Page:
Building on that analysis, while the assessment focused on the human immune system, it is important to keep in mind that there are other potential systems that may also prove to be vulnerable to manipulation. For example, human neurobiology is immensely complex, and there are already a variety of genetic and chemical means to manipulate the overall mental health of individuals…
The concept of genes as weapons encompasses the development of synthetic genes that could change human physiology, either on their own or potentially delivered as an augment to a known pathogen. This concept also encompasses the possibility of delivering synthetic genes for small RNAs (or the synthetic small RNAs themselves) that could impact host physiology via interference mechanisms. Genes have a unique position in the biological threat pantheon, being somewhere between pieces of genomes, in which case they can be considered as just parts of pathogens, and being toxins, chemical compounds capable of harm without necessarily replicating. There are multiple difficulties that surround their delivery and a limited number of military scenarios in which an adversary would find it worthwhile to alter human physiology over time frames longer than a single battle or campaign. That said, some scenarios, such as the use of dermal transfection to create shRNAs or miRNAs that alter human physiology, or the use of gene drives to alter insect populations to deliver noxious compounds to humans, may present more attractive options from the perspective of an adversary.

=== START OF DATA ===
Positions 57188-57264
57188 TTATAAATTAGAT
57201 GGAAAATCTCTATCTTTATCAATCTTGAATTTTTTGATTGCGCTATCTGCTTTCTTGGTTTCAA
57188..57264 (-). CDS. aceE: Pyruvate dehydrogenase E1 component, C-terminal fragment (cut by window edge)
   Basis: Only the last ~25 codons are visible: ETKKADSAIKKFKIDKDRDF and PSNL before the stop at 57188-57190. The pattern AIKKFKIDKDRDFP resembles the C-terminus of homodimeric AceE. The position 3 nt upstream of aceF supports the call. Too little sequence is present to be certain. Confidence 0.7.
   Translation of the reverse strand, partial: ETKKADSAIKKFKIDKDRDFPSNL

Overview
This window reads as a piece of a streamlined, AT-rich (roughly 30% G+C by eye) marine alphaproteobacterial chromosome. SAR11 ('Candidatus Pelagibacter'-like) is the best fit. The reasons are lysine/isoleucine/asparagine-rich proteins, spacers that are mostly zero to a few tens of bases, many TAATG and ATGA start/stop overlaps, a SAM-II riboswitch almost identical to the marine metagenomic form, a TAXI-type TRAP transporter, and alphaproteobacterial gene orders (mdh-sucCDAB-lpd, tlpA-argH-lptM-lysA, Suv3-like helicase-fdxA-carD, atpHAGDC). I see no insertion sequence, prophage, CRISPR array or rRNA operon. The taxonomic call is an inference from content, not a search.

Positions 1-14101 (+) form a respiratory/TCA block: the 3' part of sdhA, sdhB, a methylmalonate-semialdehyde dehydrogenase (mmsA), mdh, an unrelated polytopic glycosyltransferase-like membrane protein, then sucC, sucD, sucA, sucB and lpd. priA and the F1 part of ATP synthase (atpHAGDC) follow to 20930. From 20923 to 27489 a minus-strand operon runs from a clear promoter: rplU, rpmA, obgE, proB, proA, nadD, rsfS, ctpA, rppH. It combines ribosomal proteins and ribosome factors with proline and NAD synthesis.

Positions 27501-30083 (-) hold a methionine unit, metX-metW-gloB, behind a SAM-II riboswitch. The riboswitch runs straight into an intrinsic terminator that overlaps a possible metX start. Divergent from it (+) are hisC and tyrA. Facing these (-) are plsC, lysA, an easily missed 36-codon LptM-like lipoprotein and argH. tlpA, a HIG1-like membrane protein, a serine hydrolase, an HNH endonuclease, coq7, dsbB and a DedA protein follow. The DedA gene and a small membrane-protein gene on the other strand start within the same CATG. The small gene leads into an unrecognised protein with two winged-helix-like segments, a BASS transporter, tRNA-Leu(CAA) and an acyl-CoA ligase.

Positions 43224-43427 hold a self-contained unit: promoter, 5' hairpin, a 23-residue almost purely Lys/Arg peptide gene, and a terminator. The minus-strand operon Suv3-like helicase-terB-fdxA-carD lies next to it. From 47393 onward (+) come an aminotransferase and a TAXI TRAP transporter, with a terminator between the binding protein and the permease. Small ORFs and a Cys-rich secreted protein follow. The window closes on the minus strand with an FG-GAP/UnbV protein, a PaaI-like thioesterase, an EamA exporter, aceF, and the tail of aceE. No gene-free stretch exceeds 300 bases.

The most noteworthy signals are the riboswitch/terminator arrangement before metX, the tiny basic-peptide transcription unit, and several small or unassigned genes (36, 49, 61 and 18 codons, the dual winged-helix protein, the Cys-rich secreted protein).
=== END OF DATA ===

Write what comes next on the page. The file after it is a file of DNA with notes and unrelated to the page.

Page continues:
In addition, threats related to horizontal gene transfer in synergy with the threats posed by pathogens may lead to new modes of attack. Just as clinical trials of immunotherapies are increasingly a roadmap for engineering cytokine storms, the increasing knowledge on gene deletions, gene additions, and small-RNA modifications of human cells may provide a roadmap for the induction of noninfectious disease states that could be abetted by pathogen engineering (and, conversely, that could abet the spread of the pathogens themselves, such as via immunodeficiency viruses).
Relevant developments to monitor for each of these capabilities are summarized in Table 6-1.